I’m frequently asked about my role. What’s it like to be CEO of a technology company? What’s it like to be CEO through a rebrand? What’s it like to be CEO, period? But one of the more common lines of questioning tends to center around what it’s like to be a CEO as a woman, particularly in a male-dominated industry. I don’t mind, because I think it’s important to talk about. As I’ve said before, I believe you need to “see it to be it,” and that’s why representation is critical.

That’s one of the reasons I was excited to participate in an interview with THINK Digital Partners for a profile as a “Women in Digital.” I wanted to share a few snippets of content from that profile here. If you have the time, I encourage you to check out their full article.

On leadership

I started my career in a hyper-aggressive environment very much like what you see in the movie Wolf of Wall Street. This world often left me feeling like there was only one acceptable model of leadership. And with my desire to fit in, I was never truly able to bring my full self to work. Anyone who has been in this position will tell you how exhausting it is to pretend you’re someone you’re not.  

I’ve since discovered that I’m a much better leader when I can bring all parts of me to the role. Leadership is not one-size-fits-all. There are so many types of effective leaders in this world. We need all of them to drive business ahead.  

I’m a big believer that culture is how people make decisions when you’re not in the room. And the only way a leader can shape a culture and build a successful company is to lead by example. For me, it comes down to a few fundamental beliefs:

  • Recognize the need to offer psychological safety.
  • Be brave enough to adjust to the new world of work. The era of 9-5, cubicles, and old-school office work is over for today’s knowledge workers.
  • Understand that employees expect their leaders to be ‘real’ in a way that hasn’t been a focal point until now. Authenticity and transparency are critical.

On challenges facing women in the industry

What specific challenges do you see women facing in the industry?

You can’t discuss women in tech without addressing the serious issue of lack of representation.

Currently in the UK, women only make up 19 percent of the tech industry. Barriers have been holding back women from the start—ranging from lack of encouragement at school to fighting against peoples’ inherent biases and myriad other issues.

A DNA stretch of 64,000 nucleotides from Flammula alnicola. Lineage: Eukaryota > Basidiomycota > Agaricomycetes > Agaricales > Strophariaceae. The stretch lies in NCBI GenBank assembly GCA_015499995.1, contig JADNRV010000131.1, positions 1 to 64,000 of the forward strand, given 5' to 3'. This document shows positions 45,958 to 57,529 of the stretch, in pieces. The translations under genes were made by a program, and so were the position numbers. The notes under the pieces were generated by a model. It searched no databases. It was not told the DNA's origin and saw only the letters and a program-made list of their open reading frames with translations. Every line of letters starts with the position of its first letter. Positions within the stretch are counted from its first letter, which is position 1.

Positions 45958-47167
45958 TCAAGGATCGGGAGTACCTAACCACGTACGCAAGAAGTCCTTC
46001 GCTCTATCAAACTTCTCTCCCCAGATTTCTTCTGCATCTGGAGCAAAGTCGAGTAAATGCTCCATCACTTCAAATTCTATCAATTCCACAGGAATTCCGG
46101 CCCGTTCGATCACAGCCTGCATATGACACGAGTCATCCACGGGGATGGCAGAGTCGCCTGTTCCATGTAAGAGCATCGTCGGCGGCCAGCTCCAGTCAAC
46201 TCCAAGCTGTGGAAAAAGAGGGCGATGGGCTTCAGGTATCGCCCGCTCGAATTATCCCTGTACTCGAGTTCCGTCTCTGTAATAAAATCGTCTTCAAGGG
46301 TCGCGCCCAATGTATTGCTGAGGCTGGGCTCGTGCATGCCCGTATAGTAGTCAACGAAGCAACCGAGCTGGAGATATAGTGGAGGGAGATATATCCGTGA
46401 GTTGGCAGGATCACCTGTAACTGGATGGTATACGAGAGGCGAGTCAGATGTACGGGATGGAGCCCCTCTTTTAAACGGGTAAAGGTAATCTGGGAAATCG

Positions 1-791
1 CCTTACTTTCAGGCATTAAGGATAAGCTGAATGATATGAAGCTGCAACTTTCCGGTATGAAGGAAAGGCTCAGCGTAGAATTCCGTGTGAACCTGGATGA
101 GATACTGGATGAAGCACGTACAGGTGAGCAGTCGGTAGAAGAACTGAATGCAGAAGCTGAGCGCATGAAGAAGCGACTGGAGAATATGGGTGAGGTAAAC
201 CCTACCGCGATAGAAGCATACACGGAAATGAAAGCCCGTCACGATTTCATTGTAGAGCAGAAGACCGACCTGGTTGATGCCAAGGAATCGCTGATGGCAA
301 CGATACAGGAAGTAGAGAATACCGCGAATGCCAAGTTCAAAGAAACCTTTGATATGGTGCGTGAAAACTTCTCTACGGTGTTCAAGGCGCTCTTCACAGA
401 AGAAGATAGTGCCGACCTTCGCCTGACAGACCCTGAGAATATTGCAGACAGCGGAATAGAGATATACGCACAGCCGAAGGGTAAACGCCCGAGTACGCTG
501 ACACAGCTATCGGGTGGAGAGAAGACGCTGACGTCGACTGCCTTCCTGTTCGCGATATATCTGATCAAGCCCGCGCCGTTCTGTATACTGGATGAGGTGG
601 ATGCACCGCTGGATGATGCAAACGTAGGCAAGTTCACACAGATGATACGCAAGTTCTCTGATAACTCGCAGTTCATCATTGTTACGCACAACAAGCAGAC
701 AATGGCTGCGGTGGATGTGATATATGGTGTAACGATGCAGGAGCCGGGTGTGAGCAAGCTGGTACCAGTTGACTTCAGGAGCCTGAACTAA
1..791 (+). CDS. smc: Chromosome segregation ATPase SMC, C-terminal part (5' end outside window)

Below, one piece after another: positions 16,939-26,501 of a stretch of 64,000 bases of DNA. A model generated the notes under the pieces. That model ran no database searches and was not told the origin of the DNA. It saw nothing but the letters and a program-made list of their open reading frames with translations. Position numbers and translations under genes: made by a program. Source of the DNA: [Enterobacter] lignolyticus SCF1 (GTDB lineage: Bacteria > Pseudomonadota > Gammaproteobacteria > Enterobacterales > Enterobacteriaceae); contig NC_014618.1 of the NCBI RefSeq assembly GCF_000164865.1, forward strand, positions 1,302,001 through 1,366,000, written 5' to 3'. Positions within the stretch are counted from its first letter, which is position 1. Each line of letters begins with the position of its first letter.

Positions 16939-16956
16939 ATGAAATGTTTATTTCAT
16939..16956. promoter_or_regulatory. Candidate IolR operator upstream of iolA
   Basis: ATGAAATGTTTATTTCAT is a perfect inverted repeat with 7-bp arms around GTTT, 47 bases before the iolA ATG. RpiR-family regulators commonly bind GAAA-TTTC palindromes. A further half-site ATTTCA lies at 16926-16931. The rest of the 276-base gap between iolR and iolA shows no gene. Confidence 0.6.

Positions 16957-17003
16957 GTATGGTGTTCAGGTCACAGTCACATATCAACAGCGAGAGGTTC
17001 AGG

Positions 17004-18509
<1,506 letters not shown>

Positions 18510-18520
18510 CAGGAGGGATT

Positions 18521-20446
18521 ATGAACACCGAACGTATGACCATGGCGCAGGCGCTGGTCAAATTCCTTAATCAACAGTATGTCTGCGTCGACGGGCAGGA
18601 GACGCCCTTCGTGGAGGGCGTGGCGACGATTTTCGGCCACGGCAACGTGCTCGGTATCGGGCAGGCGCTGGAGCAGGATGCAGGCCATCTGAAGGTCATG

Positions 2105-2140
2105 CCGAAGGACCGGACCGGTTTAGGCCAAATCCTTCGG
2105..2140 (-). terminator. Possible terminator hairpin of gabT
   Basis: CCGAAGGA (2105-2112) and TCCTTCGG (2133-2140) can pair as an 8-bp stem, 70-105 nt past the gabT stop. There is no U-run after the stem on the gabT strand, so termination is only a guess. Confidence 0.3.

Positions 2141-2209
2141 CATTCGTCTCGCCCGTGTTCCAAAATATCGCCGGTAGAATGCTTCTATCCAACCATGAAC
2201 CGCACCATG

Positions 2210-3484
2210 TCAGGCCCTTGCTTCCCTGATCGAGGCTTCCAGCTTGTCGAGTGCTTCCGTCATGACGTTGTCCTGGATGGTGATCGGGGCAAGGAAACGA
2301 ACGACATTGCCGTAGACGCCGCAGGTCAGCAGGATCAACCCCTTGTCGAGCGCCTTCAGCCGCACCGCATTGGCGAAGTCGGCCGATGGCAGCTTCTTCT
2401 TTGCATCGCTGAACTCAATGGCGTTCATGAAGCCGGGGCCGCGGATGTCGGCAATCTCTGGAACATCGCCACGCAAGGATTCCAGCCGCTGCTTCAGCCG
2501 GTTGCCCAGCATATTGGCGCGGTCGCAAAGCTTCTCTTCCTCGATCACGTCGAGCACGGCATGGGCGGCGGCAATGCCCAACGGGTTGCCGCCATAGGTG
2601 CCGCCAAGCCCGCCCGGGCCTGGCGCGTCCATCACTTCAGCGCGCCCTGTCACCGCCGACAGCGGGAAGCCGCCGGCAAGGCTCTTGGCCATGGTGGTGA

The first step is to simply recognize that diversity and inclusion aren’t just nice to have—they’re fundamental. A report by McKinsey found that companies in the top quartile for gender diversity are 15 percent more likely to have financial returns above their respective national industry medians. It’s time for tech companies to stop saying that they are committed to women in tech and to actually take action. If you know something is proven to make your business stronger, why wouldn’t you do it? 

I can’t overstate how important it is to have mentors and leaders to model yourself after and look up to. When you see more women represented, more women participate.

On career advice

Know yourself and what you enjoy doing. Don’t be afraid to change jobs in your quest to discover your passion. And once you discover what you enjoy, put in the effort and work hard at it. Aim to become an expert in that particular thing. 

Build relationships. Whether you’re just starting out or you’re at the peak of your career, everyone needs and deserves a place to ask questions and receive advice. Don’t wait until you’re in a crisis. Build those relationships now so you have trusted people to turn to. 

I also once had a boss who gave me the best piece I’ve ever received. He said: “Always manage your own P&L.” By that, he meant keep an objective, numbers-based record of your value and achievements. Never leave someone’s perception of you up to chance.

On tech-based challenges facing the world

While the pandemic turbo-charged the world’s ability to work and connect remotely, the journey is far from over. The freedom and flexibility people gained in this new world is here to stay. And the future of work demands tools that make working remotely safe, engaging, and productive.

Our recent collaboration survey found that a startling 41 percent of enterprise employees have left or are considering leaving their jobs due to poor collaboration tools. People told us that poor collaboration continues to waste at least 3-5 hours of productivity each week. Clearly, this issue is far from resolved.   

On something most people wouldn’t know

I’ve practiced Iyengar Yoga for more than 22 years and I’ve found that it has brought an incredible clarity and presence in my life. When something in life starts to feel all topsy-turvy and I need to think it through, I’ll just go and stand on my head! Five minutes upside-down, and I’m grounded and ready to move forward.